Gluten Free

It all began when my sister urged her husband to go for a routine medical exam.  His response?  “I will go if you go.”  Well, my gluten free breadsister went to find out that her husband was fine, but she was severely anemic.  Luckily, the doctor immediately recognized this as a symptom of Celiac.  She had an endoscopy and it was confirmed that she had a very advanced and severe case.  Her body was slowly starving itself and she was absorbing no nutrients.  This should have come as a surprise to no one.  My entire extended family is riddled with Celiac.  Why did we think we would escape it?  Well, we all got tested and here is where I will start explaining something about testing for Celiac/gluten sensitivity.

A negative blood test or endoscopy does NOT mean that you are free of gluten issues.  That being said, if you get a positive blood test for Celiac or gluten sensitivity an endoscopy will NOT confirm this either.  I was told this was the gold standard in testing but it means nothing in terms of giving you a definite answer.  How can I be so sure?  Well, this is what happened to me. My whole family has the gene but my blood tests and endoscopy came back negative.  Yes, my genetic test showed I had the gene and was highly likely to develop celiac or have gluten sensitivity, but it did not say that I was a Celiac.  Here is the issue, many people stop there and say, “Yeah, I don’t have Celiac” and celebrate with pizza and a beer.  These same people may continue to suffer when they eat gluten filled foods.

The doctor wanted to give my daughter, whose blood work was similar to mine, an endoscopy. I thankfully declined putting her under.  If it was negative like mine, then what’s the point?  My daughter and I can’t eat gluten no matter what the tests say.  If my daughter or I get exposed to gluten we experience GI issues for days and have severe abdominal cramping.  That’s the only test I needed and THIS should be the gold standard.

The bottom line is this; the ONLY way to truly see if you have a problem with gluten is to stop eating it.  Do I question if anyone should be eating it at this point?    What I do know is this…The gluten of today is not the gluten we ate as children.  Doesn’t this make sense?  Do you remember ANYONE having a “gluten” issue?  In fact, do you remember any childhood friends with food allergies?

Something is different about our food supply, it is genetically modified and our bodies don’t know what to do with it.  In some cases it is wreaking havoc on our immune systems and minds.  Why is this the first thing that is removed when a child has autism?  Is there really a “gut/brain” connection that we keep hearing more and more about?  You bet!   Gluten can negatively affect the GI tract and in turn affects the mind and how it functions.  Remove gluten, the stomach begins to heal and the mind begins to function and receive the messages that can only be produced in a healthy gut.  Just think of gluten as the “glue” that stops everything from traveling, as it should to the brain.   This isn’t just the recommendation for children with autism.  People suffering from issues such as ADHD, environmental allergies, GI issues, Anemia, eczema, ASD and overall inflammation can also benefit.  So the bottom line is, remove it completely and see how you feel.  It’s that simple.  The only hard part is if you are going to remove it, you need to be hard-core.  You must read all ingredients and make sure your toaster isn’t loaded with gluten crumbs.  It’s everywhere and you’ll soon realize that licking an envelope gives you a large dose of it!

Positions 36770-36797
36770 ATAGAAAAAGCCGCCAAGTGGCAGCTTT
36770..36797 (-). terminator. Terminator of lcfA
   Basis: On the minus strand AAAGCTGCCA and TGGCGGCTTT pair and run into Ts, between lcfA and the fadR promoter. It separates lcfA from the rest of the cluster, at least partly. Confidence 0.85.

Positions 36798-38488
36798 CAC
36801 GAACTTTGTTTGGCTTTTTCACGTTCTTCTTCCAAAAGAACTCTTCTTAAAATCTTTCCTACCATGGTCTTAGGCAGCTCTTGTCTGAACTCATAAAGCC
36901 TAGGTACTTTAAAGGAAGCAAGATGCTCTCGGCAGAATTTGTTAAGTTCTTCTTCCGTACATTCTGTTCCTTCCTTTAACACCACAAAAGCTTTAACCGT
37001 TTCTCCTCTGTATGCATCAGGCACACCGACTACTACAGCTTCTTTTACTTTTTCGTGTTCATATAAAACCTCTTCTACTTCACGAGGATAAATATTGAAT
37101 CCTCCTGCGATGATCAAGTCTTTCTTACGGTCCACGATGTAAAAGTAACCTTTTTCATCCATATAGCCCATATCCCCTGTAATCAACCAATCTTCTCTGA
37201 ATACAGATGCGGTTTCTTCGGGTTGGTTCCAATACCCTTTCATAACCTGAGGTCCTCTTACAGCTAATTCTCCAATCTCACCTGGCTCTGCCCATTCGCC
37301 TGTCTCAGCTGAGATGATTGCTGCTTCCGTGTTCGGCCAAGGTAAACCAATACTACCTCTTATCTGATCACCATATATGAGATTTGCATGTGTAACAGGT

Going gluten-free can be overwhelming at first but I promise you that it becomes second nature. The market is now loaded with gluten free items due to the high demand. Any Gluten item you like will have a gluten free counterpart.  Many pizza places have gluten free pizza and pasta.  There are gluten free breads, cereals, crackers and cupcakes in all the grocery stores.  Be sure not to OD on gluten free processed food, these items have just as much sugar and fat as the real deal.  Like anything, we adjust to the changes and it’s worth the effort.   The bellyaches are gone and someone moves up a level in reading group or starts to socialize better and make friends that weren’t there before.  This is the perfect mix to a healthier you!

4 comments

  1. Autumn Howard says:

    I have been trying to go gluten free. I have been pretty successful. The big “but” comes when it comes to my kids. They are hard core bread lovers. More about helping kids.

    • admin says:

      Hi Autumn,

      What have you tried thus far? Have you tried to replace their bread, cereal and bagels with gluten free options yet? Is it a matter of not finding the right brand or a refusal to try something new?

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